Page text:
Writing as Joy

I’ve been fighting against it for almost two decades now. I’ve wanted it for nearly three. Over the last two years I’ve realized that it’s my only choice.

Life, for me, is meaningless without writing. I’ve tried to deny it. I’ve tried to fight against it. I’ve tried to relegate it to this secondary or tertiary concern behind the things that we’re supposed to pursue in real life. I’ve contented myself with a blog or the occasional stab at writing a book.

Writing was always this thing I’d do later, after I’d already figured out the rest of my life. It was always a luxury. It was always somehow less important.


My entire life I’ve been angry. Well, probably not my entire life. I’d guess it started somewhere in junior high or high school when I started to realize that there’s nothing beyond the curtain.

I was terminally uncool. Girls didn’t pay any attention to me. When I finally got girls to pay attention to me it was because they wanted things from me. I couldn’t figure out how to get someone to give anything to me.

I think that’s because I couldn’t figure out why I deserved to receive anything.

My entire life I retreated into fiction. I told stories. In those stories I made sense of my world and created a space where I, as the creator, was actually important. I rarely, if ever, shared those stories with anyone. I rarely, if ever, shared the existence of those stories with anyone. They were mine and mine alone.

Please don’t ask about those stories. They’re more like waking dreams than anything coherent. There were consistent characters and places, but the localities were worlds I created that intersected in strange and copyright-infringing ways on the universes created by others. It was, I suppose, a form of fanfic that I created in my own mind and for my own consumption long before the internet brought the term to me.

It is, I think, a way that I taught myself to tell stories. It’s the way I found my voice, alone in the comfort of my own mind. My stories were the only places where I wasn’t angry. They were the only places where I was in control.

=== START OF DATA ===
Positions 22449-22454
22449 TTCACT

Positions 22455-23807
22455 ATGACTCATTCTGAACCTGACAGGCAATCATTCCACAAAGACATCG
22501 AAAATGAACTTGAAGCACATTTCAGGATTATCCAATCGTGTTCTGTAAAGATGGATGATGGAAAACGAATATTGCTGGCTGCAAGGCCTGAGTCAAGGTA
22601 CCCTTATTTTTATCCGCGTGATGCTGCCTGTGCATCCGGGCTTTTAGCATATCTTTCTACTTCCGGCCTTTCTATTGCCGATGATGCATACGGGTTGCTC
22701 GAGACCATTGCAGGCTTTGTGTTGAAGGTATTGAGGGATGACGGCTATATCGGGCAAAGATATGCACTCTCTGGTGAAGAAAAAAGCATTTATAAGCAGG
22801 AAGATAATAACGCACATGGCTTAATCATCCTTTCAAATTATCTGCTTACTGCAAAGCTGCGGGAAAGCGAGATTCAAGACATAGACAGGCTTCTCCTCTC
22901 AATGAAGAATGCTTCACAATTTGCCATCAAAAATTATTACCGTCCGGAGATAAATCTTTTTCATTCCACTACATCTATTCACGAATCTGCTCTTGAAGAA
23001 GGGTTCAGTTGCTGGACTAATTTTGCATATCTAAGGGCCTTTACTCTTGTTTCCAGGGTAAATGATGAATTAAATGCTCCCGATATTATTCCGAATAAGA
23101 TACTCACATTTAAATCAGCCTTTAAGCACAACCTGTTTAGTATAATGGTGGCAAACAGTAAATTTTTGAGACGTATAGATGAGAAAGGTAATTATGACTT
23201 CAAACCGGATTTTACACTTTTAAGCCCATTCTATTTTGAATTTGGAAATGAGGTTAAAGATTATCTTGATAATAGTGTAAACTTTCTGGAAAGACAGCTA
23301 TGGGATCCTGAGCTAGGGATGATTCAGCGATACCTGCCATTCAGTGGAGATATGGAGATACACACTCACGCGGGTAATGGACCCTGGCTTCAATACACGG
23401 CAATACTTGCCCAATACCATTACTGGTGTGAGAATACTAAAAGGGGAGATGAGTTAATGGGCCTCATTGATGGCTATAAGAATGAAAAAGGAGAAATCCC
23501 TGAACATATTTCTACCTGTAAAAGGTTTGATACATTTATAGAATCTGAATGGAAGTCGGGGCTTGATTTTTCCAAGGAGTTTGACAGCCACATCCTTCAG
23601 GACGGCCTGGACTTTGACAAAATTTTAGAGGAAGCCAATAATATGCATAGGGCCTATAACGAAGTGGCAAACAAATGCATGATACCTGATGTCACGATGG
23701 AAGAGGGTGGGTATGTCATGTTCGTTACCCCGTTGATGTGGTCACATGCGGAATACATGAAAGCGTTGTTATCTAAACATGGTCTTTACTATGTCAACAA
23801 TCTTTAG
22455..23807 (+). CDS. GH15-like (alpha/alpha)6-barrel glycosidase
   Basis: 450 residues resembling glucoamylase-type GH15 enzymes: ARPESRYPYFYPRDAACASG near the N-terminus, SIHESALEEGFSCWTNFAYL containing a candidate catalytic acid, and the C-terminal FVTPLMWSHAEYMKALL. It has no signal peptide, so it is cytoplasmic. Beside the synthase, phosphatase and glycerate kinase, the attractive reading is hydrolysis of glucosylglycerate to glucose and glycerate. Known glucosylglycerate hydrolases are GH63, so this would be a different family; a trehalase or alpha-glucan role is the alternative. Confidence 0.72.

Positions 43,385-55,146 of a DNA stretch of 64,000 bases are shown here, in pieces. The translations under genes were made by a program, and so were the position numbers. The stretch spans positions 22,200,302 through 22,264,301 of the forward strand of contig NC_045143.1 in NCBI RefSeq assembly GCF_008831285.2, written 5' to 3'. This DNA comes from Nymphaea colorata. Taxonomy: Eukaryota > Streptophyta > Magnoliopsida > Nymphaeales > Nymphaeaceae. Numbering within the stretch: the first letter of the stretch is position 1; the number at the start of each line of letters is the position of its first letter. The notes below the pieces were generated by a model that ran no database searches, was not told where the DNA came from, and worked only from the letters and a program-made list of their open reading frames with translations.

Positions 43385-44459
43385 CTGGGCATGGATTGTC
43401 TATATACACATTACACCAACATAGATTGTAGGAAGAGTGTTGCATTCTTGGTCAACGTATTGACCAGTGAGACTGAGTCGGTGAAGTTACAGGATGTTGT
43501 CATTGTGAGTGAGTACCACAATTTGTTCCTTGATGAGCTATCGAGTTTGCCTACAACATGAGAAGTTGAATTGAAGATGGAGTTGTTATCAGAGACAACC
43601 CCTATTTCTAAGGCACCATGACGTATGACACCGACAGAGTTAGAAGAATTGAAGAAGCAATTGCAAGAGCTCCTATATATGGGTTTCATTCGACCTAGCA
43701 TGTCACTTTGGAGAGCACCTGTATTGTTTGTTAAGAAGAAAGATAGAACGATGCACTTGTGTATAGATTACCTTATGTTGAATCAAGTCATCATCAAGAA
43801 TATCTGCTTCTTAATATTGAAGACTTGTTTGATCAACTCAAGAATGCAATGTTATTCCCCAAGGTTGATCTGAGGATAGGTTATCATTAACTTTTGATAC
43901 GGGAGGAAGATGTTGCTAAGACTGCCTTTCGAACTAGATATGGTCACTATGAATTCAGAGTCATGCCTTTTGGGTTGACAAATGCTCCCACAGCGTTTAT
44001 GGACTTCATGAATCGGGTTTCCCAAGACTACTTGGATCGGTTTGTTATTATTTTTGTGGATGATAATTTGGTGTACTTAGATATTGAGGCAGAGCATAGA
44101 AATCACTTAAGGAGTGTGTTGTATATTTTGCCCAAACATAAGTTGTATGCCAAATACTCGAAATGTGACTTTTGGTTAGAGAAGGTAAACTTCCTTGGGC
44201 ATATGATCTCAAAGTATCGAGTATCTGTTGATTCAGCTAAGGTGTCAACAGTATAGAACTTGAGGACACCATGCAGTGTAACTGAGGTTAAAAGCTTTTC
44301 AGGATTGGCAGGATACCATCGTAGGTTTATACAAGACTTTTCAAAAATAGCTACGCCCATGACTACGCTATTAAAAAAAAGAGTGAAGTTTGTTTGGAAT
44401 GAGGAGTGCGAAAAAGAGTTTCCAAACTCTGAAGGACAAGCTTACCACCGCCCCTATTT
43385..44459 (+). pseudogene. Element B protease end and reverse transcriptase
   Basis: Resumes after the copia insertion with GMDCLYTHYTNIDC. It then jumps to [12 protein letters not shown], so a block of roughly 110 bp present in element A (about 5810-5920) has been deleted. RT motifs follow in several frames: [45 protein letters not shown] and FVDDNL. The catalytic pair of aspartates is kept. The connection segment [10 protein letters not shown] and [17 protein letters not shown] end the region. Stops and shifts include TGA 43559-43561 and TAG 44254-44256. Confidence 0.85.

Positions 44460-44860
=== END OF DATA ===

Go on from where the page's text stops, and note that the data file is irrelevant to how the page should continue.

Not so long ago I read an article about writing. I forget where I saw it, or I would gladly offer attribution and a link, since I loved it and immediately took it to heart. The central point of the article was simple, though. It argued that writers paralyze themselves with ideas. Writers build up ideas and stories faster than they can write them and eventually hit a point where they can’t do anything because there are too many ideas all crammed together and unable to get out all at once.

Writers feel they owe each and every one of those ideas something.

I’ve spent my entire life paralyzed by fear that if I made my own decisions I would be unable to pay a debt I owed to someone else. I needed to hear that not only about my writing, but about my life. I’ve been afraid to leave jobs I hated because I felt I owed someone something. I’ve been afraid to push my own agendas because I’ve felt I owed someone my support.

I needed that in my own writing, too. The people in my stories are real to me, sometimes in ways that are more tangible than actual people I meet in everyday life. I started writing a novel some ten years ago right on the heels of finishing Second Chances because I had a dream that, I shit you not, ended with one of the characters breaking the fourth wall and saying to me, “Now tell my story.” The next day I had the characters and the setting and the plot all assembled in my head. But I could never actually tell the story. Every time I tried to write anything but small scenes that were crystal clear in my head it fell apart.